In computer science, an “oracle” is a source of truth from outside the system. On a blockchain, this means that oracles provide information that is not part of the transaction protocol. This can be the price of the US dollar, the weather in a particular location, whether a particular celebrity is still alive, or other facts that are not simply protocol-level transfers of coins secured by cryptographic signatures.

The introduction of truth that cannot be enforced at the protocol level or checked entirely by reference to the prior history of the blockchain means that oracles introduce a question of trust. Like the economic trusted third parties that Satoshi Nakamoto sought to exclude from the original Bitcoin protocol – who are better understood as treacherous third parties (to channel Richard Stallman’s critique of DRM for a moment) – oracles introduce trusted third parties for knowledge. Since demand for the information that oracles provide is ultimately economic, this amounts to the reintroduction of economic trusted third parties.

Various mechanisms can be used to address the risk of trust in oracles. Reputation on- or off-chain, or economic incentives enforced using different rewards and punishments, for individual providers or communities or markets providing information. Each scheme has its failure modes, and each ultimately requires trust in the behaviour of off-chain participants to act in an economically rational manner.

Oracles are unavoidable for a large class of problems but where they can be creatively avoided it is worth exploring alternatives. The use of token trade volumes and prices over time in DeFi applications to establish interest rates is a good example of this. Where on-chain facts cannot be tautologies, if they can be inferred from other on-chain facts this will be more robust than oracles if those facts cannot easily be manipulated. Ideally this means protocol-level facts, or at least facts with robust on-chain incentives for truthfulness.

Given this, “the oracle problem” is not how best to implement trusted oracles. It is the existence of oracles. Let’s continue to find creative ways to extract off-chain information from on-chain truth.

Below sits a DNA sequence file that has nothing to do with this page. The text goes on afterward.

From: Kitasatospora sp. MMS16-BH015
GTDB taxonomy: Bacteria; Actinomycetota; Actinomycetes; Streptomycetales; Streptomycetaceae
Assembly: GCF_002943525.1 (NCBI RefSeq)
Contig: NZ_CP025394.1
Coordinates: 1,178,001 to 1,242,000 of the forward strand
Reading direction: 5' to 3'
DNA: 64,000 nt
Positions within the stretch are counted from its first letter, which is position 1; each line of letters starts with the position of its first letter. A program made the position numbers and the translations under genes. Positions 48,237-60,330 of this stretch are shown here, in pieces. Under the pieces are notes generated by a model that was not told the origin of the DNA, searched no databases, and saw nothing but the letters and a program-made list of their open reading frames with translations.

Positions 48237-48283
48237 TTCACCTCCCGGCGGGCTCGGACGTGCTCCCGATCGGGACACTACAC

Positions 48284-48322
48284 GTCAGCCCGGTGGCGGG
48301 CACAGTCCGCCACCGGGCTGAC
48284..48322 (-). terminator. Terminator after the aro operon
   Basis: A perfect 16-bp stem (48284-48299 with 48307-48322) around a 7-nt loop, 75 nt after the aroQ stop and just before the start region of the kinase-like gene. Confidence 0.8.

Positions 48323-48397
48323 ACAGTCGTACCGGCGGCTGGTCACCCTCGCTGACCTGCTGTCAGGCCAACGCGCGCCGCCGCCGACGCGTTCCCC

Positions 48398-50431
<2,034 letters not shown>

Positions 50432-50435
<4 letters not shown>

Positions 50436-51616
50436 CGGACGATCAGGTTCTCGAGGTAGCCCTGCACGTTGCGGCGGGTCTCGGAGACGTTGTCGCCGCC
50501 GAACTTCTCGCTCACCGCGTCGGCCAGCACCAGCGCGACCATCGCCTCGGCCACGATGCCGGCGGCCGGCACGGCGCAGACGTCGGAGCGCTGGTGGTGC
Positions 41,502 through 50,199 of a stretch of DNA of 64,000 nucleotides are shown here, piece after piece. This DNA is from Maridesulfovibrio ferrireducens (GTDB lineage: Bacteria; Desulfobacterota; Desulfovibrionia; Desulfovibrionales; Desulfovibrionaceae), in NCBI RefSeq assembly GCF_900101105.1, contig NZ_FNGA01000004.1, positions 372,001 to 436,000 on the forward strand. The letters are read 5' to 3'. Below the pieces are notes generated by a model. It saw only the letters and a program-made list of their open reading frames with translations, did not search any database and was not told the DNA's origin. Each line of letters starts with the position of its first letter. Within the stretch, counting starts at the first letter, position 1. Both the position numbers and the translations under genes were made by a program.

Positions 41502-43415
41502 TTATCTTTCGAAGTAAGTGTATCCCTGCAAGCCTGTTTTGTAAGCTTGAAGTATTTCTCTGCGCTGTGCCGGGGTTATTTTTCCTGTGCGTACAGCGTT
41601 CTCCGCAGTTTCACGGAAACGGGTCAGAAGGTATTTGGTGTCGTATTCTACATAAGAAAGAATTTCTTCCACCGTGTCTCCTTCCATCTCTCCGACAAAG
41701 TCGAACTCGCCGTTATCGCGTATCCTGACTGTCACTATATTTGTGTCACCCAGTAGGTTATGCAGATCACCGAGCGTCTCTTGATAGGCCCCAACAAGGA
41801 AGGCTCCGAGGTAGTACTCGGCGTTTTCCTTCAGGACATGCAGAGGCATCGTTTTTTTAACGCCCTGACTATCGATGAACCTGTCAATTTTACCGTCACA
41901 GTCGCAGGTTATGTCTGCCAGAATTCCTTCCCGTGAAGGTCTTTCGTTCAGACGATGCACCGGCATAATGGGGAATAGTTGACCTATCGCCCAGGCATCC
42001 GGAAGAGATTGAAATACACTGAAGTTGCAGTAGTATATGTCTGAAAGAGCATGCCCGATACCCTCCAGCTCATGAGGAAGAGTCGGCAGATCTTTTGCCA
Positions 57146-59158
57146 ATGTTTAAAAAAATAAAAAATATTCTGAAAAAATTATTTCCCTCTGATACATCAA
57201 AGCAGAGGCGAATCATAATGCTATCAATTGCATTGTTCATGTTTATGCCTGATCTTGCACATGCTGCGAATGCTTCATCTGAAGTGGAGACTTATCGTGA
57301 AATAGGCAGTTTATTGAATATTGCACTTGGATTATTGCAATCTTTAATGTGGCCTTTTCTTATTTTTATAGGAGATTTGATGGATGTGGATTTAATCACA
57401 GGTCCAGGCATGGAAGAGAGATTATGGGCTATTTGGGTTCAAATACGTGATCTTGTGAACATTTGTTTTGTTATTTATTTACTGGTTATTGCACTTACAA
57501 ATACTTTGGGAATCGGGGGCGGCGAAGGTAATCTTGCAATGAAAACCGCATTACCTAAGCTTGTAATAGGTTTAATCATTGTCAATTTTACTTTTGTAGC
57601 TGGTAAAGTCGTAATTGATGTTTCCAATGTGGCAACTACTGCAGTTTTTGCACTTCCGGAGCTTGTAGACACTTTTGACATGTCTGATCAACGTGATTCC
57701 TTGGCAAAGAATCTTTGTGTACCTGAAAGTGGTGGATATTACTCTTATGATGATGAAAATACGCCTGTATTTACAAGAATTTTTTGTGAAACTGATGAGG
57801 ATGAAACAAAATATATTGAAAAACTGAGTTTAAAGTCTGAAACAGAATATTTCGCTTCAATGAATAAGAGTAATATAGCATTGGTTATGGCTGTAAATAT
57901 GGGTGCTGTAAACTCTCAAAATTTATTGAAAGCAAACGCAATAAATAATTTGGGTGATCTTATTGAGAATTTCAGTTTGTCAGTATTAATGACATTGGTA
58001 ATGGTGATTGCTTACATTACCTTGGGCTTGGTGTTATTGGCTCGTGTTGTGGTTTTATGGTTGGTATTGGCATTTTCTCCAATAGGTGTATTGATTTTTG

Crypto Philosophy

Why Bitcoin is Money According To Marx

tl;dr: whales.

In “Marx on Money“, Suzanne de Brunhoff describes the theory of money that Karl Marx presents in “Capital”.

Money, for Marx, emerges in three stages prior to capitalism.

In the first stage, gold becomes a measure of the value of all other commodities rather than simply one commodity among many.

In the second stage, gold coins become the medium of circulation. Once gold becomes de-materialized in this way its role can then be occupied by fiat currency.

In the third and final stage, the emergence of hoarding paradoxically introduces money “proper”.

de Brunhoff writes that “Hoarding is a demand for money as money…”, an interruption in the circulation of money that “…serves to ceaselessly preserve and reconstitute the money form as such, whatever the deformations, transformations, and disappearances it undergoes as a result of the other two functions. Produced by these, it becomes in its turn a condition of their functioning.”

In the crypto space, hoarders are known as whales. They remove their coins from circulation with the expectation that this will ultimately provide them with more utility than immediately spending them. In this they act just like hoarders of gold coin or fiat currency. To quote Marx, “The money becomes petrified into a hoard, and the seller becomes a hoarder of money.”

Whales therefore establish that cryptocurrency is money according to Karl Marx.


Staking Planes

=========o========= – Art
=========/========= – Media
========oo========= – Sensate
=========o========= – Geodata

Stake conceptual dimension as well as spatial position.